But the media like controversey, and by doing such a smidgen of digging, I discovered that this sort of story - that everyone thought junk DNA was all just junk and that anyone daring to suggest it had a function was at best scoffed at - has been around a while. I found an interview with Francis Collins in 2003 in which he was asked about patents involving genes and the like. This exchange is most telling, any emphases mine:
What was known in your view about the non-coding genes, the so called junk DNA back in the early to mid 1980s, was it regarded by most geneticists as mere junk, as meaningless?
Collins: We've known for as long as we've had a decent grasp on human DNA by methods that came along, even before we could sequence it, that there was a lot of repetitive information in the human genome, perhaps half of it was consisting of the bland material that didn't seem to be very information laden. When sequencing came along, we got a much better fix on that and so certainly by 1980 it was quite clear that vast stretches of the human genome were not involved in coding for protein. Furthermore we knew that that could still be useful because information along a chromosome is in fact not independent of its neighbours and way back in 1978, W. Y. Kahn showed that you could measure a place in the non-coding DNA, look at its spelling, and predict whether there was a cycle mutation up stream of that, quite a number of thousands of base-pairs away indicating that while the non-coding DNA might seem not so interesting, it could still carry marker information that told you about what was next door that could be very interesting. And that was generalised by general advances made over the next two or three years by people like David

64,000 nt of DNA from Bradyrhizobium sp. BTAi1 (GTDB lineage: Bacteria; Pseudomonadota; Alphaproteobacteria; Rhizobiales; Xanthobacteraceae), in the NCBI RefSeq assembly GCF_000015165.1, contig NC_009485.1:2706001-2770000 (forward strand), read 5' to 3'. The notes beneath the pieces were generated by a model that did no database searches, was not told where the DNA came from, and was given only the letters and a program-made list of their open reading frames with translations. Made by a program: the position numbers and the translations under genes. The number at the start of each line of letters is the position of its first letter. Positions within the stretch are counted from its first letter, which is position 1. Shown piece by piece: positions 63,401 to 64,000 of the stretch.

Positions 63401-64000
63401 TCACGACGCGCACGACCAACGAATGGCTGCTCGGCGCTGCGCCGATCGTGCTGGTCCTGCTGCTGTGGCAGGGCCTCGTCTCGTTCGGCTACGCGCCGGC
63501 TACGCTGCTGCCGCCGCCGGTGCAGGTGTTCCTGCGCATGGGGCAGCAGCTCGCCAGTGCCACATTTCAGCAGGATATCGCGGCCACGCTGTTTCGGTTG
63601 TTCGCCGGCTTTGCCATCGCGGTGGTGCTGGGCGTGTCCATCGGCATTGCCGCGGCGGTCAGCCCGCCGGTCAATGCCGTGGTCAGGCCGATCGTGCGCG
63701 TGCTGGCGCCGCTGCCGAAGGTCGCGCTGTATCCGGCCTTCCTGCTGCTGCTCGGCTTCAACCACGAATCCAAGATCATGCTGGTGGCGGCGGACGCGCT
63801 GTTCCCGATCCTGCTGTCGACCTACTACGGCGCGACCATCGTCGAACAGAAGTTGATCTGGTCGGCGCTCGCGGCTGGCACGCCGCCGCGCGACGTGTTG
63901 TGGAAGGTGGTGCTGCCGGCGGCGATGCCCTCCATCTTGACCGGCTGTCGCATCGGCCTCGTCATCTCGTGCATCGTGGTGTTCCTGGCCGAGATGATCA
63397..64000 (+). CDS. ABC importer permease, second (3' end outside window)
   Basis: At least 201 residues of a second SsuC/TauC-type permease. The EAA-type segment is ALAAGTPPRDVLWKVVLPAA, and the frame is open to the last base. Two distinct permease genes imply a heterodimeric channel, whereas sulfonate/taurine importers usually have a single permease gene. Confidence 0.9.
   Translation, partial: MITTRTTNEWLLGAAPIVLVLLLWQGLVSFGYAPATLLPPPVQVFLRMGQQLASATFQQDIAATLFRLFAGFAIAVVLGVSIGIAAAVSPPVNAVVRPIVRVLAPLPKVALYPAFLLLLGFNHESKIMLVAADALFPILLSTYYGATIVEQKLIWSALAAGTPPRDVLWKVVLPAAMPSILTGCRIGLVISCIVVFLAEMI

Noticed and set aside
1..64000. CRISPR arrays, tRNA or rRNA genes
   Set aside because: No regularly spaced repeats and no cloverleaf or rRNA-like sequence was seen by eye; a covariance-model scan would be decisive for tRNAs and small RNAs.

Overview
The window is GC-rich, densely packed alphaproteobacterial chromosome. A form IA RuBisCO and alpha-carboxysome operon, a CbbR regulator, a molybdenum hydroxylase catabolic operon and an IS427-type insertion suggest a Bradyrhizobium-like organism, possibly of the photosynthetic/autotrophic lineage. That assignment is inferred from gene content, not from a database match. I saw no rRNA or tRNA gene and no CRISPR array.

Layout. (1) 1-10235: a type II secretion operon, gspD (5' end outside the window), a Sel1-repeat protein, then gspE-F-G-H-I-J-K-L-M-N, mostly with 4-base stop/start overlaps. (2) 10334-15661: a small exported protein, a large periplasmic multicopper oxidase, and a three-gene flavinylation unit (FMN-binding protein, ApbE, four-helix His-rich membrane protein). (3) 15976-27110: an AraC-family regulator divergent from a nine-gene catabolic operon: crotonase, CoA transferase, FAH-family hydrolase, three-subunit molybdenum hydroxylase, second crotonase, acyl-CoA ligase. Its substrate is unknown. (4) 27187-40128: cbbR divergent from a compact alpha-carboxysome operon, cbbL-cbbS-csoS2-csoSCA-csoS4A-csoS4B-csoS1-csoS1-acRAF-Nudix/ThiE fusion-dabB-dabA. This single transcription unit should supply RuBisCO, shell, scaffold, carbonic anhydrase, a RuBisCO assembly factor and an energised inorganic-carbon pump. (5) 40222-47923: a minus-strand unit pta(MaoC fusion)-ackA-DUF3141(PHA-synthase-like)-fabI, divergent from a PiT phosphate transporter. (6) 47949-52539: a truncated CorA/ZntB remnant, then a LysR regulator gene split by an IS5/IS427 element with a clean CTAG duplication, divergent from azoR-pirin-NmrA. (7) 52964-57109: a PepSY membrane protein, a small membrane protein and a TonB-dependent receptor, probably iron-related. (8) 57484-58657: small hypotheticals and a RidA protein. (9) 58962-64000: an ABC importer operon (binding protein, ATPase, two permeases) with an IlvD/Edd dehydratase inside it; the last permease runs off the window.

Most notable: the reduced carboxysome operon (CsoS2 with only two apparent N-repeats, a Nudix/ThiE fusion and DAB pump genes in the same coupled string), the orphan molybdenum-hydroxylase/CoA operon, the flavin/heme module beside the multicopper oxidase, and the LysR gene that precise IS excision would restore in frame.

Botstein, published in distinguished journals and Alec Jeffries in the United Kingdom showed us in 1981 that in fact there was a lot of variation out there between individuals, maybe two or three places every thousand letters in the code where people would differ and that could be useful in terms of tracking what was happening, not necessarily of that particular spelling change but what was downstream or upstream from it that might have a medical consequence. So all of that information was well understood by the mid 1980s.
Did the discoveries made by Malcolm Simons which gave rise to the patents now held by Genetic Technologies, are they widely acknowledged, widely read, widely referred to in the genetic world today?
I don't believe most people were aware of Malcolm Simons' work until fairly recently because of the attention now focussed on this patent application and of course the patent was filed in 1990 and 13 years have really passed before much of anybody that I know was aware of the content of that particular patent which of course was disclosed as soon as the patent issued. So no I don't think scientifically there has been broad recognition of Dr Simons' contribution.
Does that mean that in your view his work was not especially significant, I mean we would have got by without it, would that be fair to say?
It's hard to judge the scientific contribution from reading a patent application, certainly when one looks at the claims of this patent, they are very broad and certainly when one considers the context of the work of many others over the preceding 20 years that breadth appears to many people somewhat surprising. To the extent that Dr Simons published his work in the scientific literature it did not attract a lot of attention which is the usual standard by which we evaluate the contribution to a particular body of scientific knowledge.